Jay Abramson v. Michelle Eldridge
Jay ABRAMSON v. Michelle K. ELDRIDGE
03-450 149 S.W.3d 880
Supreme Court of Arkansas
Opinion delivered March 4, 2004
Appeal & error -- objections must be raised to allow trial court opportunity to correct error -- issues not raised below not considered on appeal. -- For a trial court to have committed reversible error, timely and accurate objections must have been made so that the trial court was given the opportunity to correct the error; where there was no indication that the issues in question were raised below, the supreme court would not consider them for the first time on appeal.
Appeal from Arkansas Circuit Court; F. Russell Rogers, Judge; affirmed.
Gregory E. Bryant, for appellant.
Benny Park Eldridge, Jr., for appellee.
Betty C. Dickey, Chief Justice. Jay Abramson appeals from an Arkansas County Circuit Court order awarding appellee, Michelle Eldridge, $9,015 in attorney's fees. We improvidently entertained this appeal because of the circumstances surrounding the companion case in Eldridge v. Abramson, Case No. 03-885, which had been certified to us by the Arkansas Court of Appeals. The appellant did not preserve the issue of attorney's fees for appeal, and we affirm the trial court.
On July 11, 2001, following a long series of domestic disputes, appellee Michelle Eldridge obtained a temporary order of protection from appellant Jay Abramson. Because of numerous procedural delays by the appellant, both the hearing set for July 25, 2001 as well as subsequent hearings were continued. At the final hearing on November 6, 2002, Eldridge presented a revised bill for attorney's fees, which was accepted into evidence without objection. The appellant was given a week to respond, and failed to do so. The court, on December 16, entered a two-year order of protection and gave the appellee's attorney an opportunity to submit authority that would allow attorney's fees in a domestic-abuse case. Appellee's attorney provided the requisite authority to the court by letter. The appellant never responded to the letter, nor did he file any motion objecting to either the award of attorney's fees or the amount awarded. On December 30, 2002, the trial court entered an order awarding Eldridge $9,015 in attorney's fees.
On appeal, Abramson contends that the trial court erred in awarding attorney's fees due to Eldridge's noncompliance with Rule 54(e) of the Arkansas Rules of Civil Procedure. In addition, Abramson claims that the amount of the award was unreasonable. Because the appellant never raised these issues at trial, we do not address the merits of these claims on appeal.
It is well-settled law that for a trial court to have committed reversible error, timely and accurate objections must have been made so that the trial court was given the opportunity to correct the error. Holcombe v. Marts, 352 Ark. 201, 99 S.W.3d 401 (2003); John Cheeseman Trucking, Inc., v. Dougan, 313 Ark. 229, 853 S.W.2d 278 (1993); Gustafson v. State, 267 Ark. 830, 593 S.W.2d 187 (1980). Because there is no indication that these issues were raised below, we will not consider them for the first time on appeal. Affirmed.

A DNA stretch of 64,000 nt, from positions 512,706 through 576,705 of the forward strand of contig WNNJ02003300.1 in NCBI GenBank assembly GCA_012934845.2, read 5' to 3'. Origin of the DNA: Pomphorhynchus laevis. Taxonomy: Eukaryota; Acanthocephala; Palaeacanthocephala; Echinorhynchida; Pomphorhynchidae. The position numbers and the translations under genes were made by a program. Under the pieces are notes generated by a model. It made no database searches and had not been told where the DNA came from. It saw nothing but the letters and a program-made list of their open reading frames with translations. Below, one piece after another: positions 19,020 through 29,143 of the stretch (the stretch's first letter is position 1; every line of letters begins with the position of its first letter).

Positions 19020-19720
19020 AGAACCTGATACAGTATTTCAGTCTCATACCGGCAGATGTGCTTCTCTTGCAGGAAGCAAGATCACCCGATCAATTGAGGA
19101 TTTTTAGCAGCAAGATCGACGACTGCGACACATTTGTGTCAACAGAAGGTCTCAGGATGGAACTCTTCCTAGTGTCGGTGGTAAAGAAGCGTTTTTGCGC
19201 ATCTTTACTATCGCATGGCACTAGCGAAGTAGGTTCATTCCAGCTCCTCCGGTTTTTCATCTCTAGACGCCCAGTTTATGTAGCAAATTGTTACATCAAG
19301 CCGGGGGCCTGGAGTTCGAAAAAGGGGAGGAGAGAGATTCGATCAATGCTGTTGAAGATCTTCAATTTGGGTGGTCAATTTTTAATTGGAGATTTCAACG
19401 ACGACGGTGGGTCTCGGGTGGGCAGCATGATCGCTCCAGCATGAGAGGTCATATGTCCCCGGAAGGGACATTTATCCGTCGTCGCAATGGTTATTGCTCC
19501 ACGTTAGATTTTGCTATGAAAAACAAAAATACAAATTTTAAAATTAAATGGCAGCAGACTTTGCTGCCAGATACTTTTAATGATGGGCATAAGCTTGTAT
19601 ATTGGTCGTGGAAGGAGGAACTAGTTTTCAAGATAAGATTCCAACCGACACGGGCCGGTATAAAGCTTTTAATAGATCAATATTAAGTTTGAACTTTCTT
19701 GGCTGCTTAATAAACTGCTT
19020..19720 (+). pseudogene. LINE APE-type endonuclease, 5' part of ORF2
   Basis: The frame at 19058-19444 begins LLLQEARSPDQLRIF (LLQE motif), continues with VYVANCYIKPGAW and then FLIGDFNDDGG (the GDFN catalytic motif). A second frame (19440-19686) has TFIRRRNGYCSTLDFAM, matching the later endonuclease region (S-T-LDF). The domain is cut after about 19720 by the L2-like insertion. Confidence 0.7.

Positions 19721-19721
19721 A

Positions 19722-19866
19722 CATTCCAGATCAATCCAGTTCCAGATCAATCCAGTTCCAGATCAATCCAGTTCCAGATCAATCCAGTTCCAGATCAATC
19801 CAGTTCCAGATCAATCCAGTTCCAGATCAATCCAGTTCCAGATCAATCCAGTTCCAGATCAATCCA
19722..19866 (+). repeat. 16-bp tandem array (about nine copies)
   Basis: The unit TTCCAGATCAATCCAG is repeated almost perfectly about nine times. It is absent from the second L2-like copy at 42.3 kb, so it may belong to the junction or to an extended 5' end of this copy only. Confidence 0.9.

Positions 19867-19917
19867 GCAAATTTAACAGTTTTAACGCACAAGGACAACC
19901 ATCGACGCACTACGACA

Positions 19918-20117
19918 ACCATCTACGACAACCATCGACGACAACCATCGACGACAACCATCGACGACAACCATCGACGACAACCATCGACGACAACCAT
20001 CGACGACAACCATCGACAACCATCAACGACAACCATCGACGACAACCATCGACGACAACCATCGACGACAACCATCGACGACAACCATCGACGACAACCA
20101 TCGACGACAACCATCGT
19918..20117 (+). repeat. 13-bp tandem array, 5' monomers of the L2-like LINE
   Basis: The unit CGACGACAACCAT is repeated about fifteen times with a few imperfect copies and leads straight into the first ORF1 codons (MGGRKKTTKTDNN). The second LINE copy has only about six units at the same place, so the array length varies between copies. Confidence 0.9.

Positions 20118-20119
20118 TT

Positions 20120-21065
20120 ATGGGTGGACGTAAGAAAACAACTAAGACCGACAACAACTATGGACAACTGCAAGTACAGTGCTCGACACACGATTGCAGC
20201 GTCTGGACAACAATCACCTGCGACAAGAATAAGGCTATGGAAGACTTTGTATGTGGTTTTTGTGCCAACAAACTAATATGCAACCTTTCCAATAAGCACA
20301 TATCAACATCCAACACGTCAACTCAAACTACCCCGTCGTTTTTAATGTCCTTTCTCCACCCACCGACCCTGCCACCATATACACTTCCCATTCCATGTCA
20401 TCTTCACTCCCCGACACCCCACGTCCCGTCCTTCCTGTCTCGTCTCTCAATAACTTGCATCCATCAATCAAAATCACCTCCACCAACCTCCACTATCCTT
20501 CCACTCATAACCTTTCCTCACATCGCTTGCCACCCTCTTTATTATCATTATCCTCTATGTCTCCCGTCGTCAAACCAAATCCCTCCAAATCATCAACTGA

Brown and Imber, JJ., dissent.
Annabelle Clinton Imber, Justice, dissenting. The majority improperly considers a case that is moot. In doing so, this court endorses the bootstrapping of an otherwise unappealable case onto a case properly before us. Therefore, I must respectfully dissent.
The order in this case reflects the existence of an order in a separate case that provides the same remedy from which Mr. Abramson now appeals. Thus, the majority decision in this case will have no practical legal effect. It is well established that the appellate courts of this state will not review moot issues. Delancy v. State , ___ Ark. ___, ___ S.W.3d ___ (Feb. 26, 2004); Cotten v. Fooks, 346 Ark. 130, 55 S.W.3d 290 (2001). To do so would be to render advisory opinions, which we will not do. Id. Generally, a case becomes moot when any judgment rendered would have no practical legal effect upon a then-existing legal controversy. Id.
Jay Abramson appeals from a December 30, 2002, order requiring him to pay attorney's fees and costs, plus interest, to Michelle Eldridge. That order identified case numbers E-2001-89 and E-2001-118. Mr. Abramson filed a timely Notice of Appeal for case number E-2001-89, and that case is properly before this court.
The record for case number E-2001-89 includes another order entered by the Circuit Court on April 11, 2003, which attempts to consolidate case E-2001-118 with case E-2001-89 for purposes of appeal. The order provides that the notice of appeal filed for case E-2001-89 shall also apply to E-2001-118. We may infer from Mr. Abramson's attempt to consolidate the two cases for purposes of appeal that no notice of appeal was filed in case E-2001-118. A circuit court may not use consolidation to revive an otherwise untimely appeal. It follows that the order to consolidate for purposes of appeal must fail.1
The order of December 30, 2002, from which Mr. Abramson now appeals grants a single remedy for both cases, E-2001-89 and E-2001-118. Because Mr. Abramson failed to timely appeal the order in case E-2001-118, the remedy provided in the circuit court's order addressing the two cases will remain regardless of the outcome of the case that is properly before this court, E-2001-89. Thus, the majority opinion will have no practical legal effect and this appeal is moot.
Brown, J. joins.
1 On May 22, 2003, this court issued a Per Curiam order in this case holding that Mr. Abramson had timely filed an appeal of the order to pay Ms. Eldridge's attorney's fees and costs. Abramson v. Eldridge, 353 Ark. 354, 107 S.W.3d 171 (2003). The Per Curiam referred only to E-2001-89. Id. We did not, however, address E-2001-118 or the attempted consolidation of the cases for purposes of appeal. See Id.